Don’t Kill Your Clients

Sometimes we do and say things that appear not to have any relevance and then find out that its vitally important. Leverage had a conveyance this week where an agent had said something innocuous to a prospective purchaser that sent us down a pathway of discovery.

Our clients were looking at a townhouse on the Central Coast. The agent knew that he was dealing with a person who had been appointed by the Guardianship Tribunal. He made two assumptions:

  • Because there was an order by the Guardianship Tribunal, the public trustee was managing the property; and
  • Because the public trustee was involved, the person must be dead.

These assumptions were completely wrong! Yes, there was an order from the Guardianship Tribunal, but it was in favour of the owner’s daughter. In other words, the daughter would execute the contracts for sale and the transfer. Secondly, because there was an appointment by the Guardianship Tribunal, it must mean the person is alive.

Most special conditions for contracts allow a contract to be terminated for death, mental illness etc. This little bit of fact sent us on a pathway to find out what that particular clause would mean to our client if we didn’t know the facts.

The last thing you need is a clause which says that if the vendor dies then they can withdraw from the contract. If they have already passed away, this clause becomes completely irrelevant.

What was most interesting however was that the guardian had been appointed to the vendor. We obviously couldn’t continue with a contract which allowed for withdrawal, because this would allow the vendor to withdraw at any time. Leverage contacted the vendor’s solicitor and had any reference to mental illness removed from the agreement.

Passing on the information lead us to a more secure contract for the purchaser, and ultimately a better contract for the agent. It’s important that your facts are correct.

Whatever you do, it is poor form to kill your client off before they are dead. Moreover, if there is a guardian, an agent’s agency agreement must be executed by the guardian and instructions must only be taken from that person.

This article was written by Bailey Compton, Principal Solicitor & Director at Leverage Group.

To get in touch with Bailey, please email info@leveragegroup.com.au

Get the Numbers Right

In a Continuing Professional Development course, I was made aware of a situation that had confronted an agent. It is probably illustrative of the time but raised different questions than we had considered previously.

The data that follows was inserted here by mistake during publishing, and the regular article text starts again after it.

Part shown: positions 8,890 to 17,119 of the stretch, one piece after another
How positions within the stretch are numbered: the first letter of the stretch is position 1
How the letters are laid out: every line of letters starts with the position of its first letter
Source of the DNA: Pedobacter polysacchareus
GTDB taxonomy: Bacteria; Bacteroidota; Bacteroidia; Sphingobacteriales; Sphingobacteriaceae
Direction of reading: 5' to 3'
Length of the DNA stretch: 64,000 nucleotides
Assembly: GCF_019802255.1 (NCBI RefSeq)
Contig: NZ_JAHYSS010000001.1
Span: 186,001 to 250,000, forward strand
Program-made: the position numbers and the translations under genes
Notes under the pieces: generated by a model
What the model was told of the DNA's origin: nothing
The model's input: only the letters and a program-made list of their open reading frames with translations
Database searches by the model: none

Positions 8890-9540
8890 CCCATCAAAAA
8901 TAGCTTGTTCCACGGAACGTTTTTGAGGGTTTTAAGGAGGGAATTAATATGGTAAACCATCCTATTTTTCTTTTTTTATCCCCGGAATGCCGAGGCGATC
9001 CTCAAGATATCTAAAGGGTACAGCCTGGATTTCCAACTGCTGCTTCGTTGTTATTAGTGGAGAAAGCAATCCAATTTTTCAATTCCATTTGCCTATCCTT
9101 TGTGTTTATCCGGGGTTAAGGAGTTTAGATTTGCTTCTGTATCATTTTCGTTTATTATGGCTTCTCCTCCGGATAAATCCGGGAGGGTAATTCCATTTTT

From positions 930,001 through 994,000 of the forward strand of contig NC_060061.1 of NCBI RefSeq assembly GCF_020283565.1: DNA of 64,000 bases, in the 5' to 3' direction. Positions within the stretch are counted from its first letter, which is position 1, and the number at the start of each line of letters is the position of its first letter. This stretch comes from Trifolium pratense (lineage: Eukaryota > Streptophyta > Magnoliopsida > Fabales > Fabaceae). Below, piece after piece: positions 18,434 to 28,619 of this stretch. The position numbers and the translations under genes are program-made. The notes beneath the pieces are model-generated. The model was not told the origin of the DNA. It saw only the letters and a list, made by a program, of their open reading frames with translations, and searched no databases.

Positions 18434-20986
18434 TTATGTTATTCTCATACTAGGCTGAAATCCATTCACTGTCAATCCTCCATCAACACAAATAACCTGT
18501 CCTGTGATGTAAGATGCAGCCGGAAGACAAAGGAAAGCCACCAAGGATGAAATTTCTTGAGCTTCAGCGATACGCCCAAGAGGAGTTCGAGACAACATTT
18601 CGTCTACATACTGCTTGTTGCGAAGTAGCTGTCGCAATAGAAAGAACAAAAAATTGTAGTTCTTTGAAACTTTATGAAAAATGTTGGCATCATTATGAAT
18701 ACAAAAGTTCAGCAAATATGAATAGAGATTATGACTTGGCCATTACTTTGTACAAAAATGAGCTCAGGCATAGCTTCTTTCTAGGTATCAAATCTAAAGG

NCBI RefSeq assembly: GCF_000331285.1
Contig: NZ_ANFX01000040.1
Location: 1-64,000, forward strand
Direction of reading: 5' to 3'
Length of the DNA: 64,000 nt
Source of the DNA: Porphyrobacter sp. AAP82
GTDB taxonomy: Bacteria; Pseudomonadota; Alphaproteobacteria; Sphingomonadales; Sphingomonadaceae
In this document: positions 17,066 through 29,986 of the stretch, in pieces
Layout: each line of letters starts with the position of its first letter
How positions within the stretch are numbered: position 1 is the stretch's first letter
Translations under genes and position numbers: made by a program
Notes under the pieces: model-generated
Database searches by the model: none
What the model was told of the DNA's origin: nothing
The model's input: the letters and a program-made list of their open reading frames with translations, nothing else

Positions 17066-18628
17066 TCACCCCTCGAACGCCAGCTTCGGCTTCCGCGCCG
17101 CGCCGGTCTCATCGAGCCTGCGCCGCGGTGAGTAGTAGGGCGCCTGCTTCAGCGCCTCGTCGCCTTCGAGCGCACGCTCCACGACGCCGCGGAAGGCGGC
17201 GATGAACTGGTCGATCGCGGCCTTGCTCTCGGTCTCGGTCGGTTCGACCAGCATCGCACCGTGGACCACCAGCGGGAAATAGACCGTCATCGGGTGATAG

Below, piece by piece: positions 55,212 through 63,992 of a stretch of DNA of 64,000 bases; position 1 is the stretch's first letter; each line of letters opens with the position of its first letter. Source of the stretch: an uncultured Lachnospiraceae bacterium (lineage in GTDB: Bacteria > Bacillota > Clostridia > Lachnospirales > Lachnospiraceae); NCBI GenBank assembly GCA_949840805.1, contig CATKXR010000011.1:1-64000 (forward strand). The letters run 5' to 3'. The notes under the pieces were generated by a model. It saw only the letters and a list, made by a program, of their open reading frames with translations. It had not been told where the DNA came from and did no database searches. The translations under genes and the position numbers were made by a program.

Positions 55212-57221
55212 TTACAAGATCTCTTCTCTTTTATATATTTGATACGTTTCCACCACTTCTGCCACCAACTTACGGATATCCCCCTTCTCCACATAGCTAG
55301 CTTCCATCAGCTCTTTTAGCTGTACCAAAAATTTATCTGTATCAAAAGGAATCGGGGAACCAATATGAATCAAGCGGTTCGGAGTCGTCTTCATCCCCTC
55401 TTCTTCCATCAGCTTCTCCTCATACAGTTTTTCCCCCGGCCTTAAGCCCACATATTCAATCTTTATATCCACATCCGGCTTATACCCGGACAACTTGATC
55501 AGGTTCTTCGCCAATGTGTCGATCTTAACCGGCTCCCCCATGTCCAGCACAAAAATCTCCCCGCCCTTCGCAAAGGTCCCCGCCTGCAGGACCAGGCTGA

The facts of the matter are:

  • The landlord had managed the property personally;
  • The landlord had entered into a contract with the tenant under a Standard Residential Tenancies Agreement, which identified that four persons could live in the premises;
  • The tenant has lived in the property since 2015 and was on a Periodic Continuing Tenancy Agreement;
  • The tenant, at some time, put another person in the second room as a subtenant;
  • The tenant gave notice and moved out of the premises;
  • The subtenant did not leave;
  • The tenant and the subtenant went before the tribunal and agreed that a tenancy arrangement was in place between them;
  • The subtenant has now indicated to the agent that they have a 12-month lease from the tenant;
  • The subtenant is refusing to provide access to the agent because he has no agreement with the landlord;
  • The landlord has lost all their paperwork and no paperwork exists; and
  • The subtenant has advised the agent that if they attend, he will barricade them from the premises.

What a shemozzle! It does however provide a number of interesting issues.

  1. People do not take seriously enough the concept of how many people are going to live in a premises. It appears that a habit exists in many agencies where it is accepted that two persons per room is appropriate. Therefore, they place four people on a Residential Tenancies Agreement. This demonstrates a problem in itself, because the tenant was able to place a subtenant in the premises, without being in breach of the lease. If a person has applied for themselves, the maximum should only be one person. If they then wish to extend it to other people, the agent has to be informed that they wish to place a subtenant in place. This is a greater protection to the landlord.
  2. Apropos to the issue above, your routine inspections should always look to see how many people are in the premises. It is a bit like looking for a pet, if there are more people on the premises than what the lease provides, they are technically in breach. Taking steps to ascertain what really happened, and to place the tenancy on a proper legal fitting, is therefore important.